The sun rises and the sun sets. It seems like the sun rotates around the Earth.
Cancer cells rise and are killed by surgery, radiation and chemotherapy. It seems like cancer is a disease.
The sun does not rotate around the Earth, and cancer is not a disease.
The many forms of cancer cells are the products of the disease neoplasia that can emerge in our organs and tissues.
When the normal cycles of life and death of our body cells go awry, unruly cells undergo neoplasia and become benign or malignant tumors…cancer. Although the forms of cancer cells vary widely, the underlying disease–neoplasia–is the same throughout the body. Neoplasia occurs when our immune systems fail to recognize and destroy aberrant cells.
If the “War on Cancer” organized in the late 1930s had become a “War on Neoplasia” when the latter was clearly identified as the process that produces cancer in the 1970s and 1980s, we may well have had cures for the many forms of cancer today. Words influence actions.
In 1963, Dr. Joseph H. Burchenal of the Sloan-Kettering Institute for Cancer Research pointed out that “It is unlikely that chemotherapeutic agents against cancer will be any more effective, unless there is some sort of an active immunological response that can be evoked.” Antibiotics reduce the number of bacteria, but our immune systems are needed to cure the diseases they cause. The same principle applies to chemotherapy and cancer cells.
For this reason in 2011, the American Society of Clinical Oncology (ASCO) declared in its report Accelerating Progress Against Cancer that “cancer research and patient care could be vastly more targeted, more efficient and more effective. But this vision is possible only if we transform the way cancer research is conducted .”
On March 23, 2013, twenty-one oncologists pointed out in a New York Times editorial that “this year, more than 1.6 million Americans will receive a diagnosis of cancer. Their treatment will consume at least 5 percent of the country’s health care spending, at a cost that is growing faster than all other areas of medicine. Doctors and patients recognize that this is unsustainable and that we need to change the way we deliver care.” They added, “many expensive tests and treatments are introduced without evidence that they improve survival or reduce side effects, and with poor information about which patients should receive them.”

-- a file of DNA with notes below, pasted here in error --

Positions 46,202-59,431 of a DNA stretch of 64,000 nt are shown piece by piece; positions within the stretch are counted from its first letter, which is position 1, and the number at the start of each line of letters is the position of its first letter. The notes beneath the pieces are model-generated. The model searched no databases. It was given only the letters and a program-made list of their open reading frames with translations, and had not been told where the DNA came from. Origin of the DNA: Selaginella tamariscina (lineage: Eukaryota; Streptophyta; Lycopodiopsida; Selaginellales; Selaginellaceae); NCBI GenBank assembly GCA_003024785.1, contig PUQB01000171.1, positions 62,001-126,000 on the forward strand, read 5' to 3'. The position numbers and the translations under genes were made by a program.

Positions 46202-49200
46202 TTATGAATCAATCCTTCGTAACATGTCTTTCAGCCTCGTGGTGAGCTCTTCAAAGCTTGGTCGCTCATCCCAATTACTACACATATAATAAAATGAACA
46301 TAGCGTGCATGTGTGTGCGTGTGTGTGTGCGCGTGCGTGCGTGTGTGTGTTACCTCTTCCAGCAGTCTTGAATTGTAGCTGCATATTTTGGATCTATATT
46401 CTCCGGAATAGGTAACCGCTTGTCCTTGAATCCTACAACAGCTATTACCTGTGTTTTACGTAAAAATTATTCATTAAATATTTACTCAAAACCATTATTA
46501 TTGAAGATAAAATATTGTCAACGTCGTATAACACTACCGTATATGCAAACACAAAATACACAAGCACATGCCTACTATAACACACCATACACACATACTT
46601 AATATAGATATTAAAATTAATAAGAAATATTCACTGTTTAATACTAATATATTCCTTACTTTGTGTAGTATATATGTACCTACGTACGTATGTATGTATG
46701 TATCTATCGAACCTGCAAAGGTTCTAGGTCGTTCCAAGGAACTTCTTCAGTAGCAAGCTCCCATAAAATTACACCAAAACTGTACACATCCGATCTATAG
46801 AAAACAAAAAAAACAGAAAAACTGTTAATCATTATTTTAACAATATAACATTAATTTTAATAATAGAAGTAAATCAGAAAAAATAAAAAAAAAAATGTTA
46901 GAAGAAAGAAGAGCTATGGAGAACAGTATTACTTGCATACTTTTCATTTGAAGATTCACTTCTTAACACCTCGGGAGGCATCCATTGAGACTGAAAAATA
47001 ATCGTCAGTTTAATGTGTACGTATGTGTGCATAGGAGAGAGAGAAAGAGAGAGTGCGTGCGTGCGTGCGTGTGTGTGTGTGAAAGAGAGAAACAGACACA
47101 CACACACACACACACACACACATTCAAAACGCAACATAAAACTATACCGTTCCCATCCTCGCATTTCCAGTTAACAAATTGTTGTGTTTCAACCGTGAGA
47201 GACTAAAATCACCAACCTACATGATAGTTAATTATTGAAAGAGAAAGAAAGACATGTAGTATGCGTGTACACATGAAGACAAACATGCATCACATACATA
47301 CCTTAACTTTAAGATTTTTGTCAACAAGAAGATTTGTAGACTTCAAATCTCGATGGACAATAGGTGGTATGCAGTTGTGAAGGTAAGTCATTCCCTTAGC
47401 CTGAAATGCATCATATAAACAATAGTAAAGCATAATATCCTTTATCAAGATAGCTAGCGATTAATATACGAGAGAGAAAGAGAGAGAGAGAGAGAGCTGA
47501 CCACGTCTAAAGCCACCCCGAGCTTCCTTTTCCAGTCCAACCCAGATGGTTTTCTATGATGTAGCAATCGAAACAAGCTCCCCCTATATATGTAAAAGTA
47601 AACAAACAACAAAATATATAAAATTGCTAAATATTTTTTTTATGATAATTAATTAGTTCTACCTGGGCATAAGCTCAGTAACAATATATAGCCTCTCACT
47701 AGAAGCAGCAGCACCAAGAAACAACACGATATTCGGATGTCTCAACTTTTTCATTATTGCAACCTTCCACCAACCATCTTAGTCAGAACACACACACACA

After decades of neglect, immunotherapy finally was recognized appropriately at the 2013 American Association for Cancer Research meeting. In her plenary lecture, Dr. Suzanne Topalian of Johns Hopkins University said that despite the current dogma that cancer is a genetic disease, it also can be viewed as an immunologic disorder. She said, “In many ways the adaptive immune system is an ideal anti-cancer therapy.” She affirmed in 2013 a concept first advanced in 1957 by Dr. Frank Burnet and reiterated in the 1980s and 1990s.
The public is not served well by those who point to increased five-year survival rates as indicating significant progress in the cancer field. Millions of lives have been lost because of decades of misdirected and underfunded basic research.
A paradigm shift in the cancer field is needed based upon two fundamental principles of medical practice: 1) do no harm (chemotherapy destroys normal cells and suppresses the immune system with debilitating side effects) and 2) base research and treatment on diseases not on their symptoms or signs. Cancer cells are signs of an underlying disease: neoplasia. The variety of factors in cells and their microenvironments that induce and that fail to block neoplasia in organ systems and tissues should be the focus of research and treatment.
In my book The Cancer Solution: Taking Charge of Your Life with Cancer, I selected a Complementary Cancer Treatment Protocol from the array of alternative therapies for cancer as the most scientifically justified and efficacious and categorized them according to their modes of action. The most effective approach is to use all of them as a “cocktail” to complement conventional treatment because of their synergetic effects, as suggested by Dr. Raymond Chang in his book Beyond the Magic Bullet: The Anti-cancer Cocktail. Dr. Chang offers suggestions for a wide variety of additional alternative agents.
Public awareness and pressure are needed to adequately fund cancer research and treatment focused on the underlying disease neoplasia. Simply fighting cancer by killing cancer cells is not enough and is gravely misleading.
Jack C. Westman, M.D., M.S.
Professor Emeritus, University of Wisconsin School of Medicine and Public Health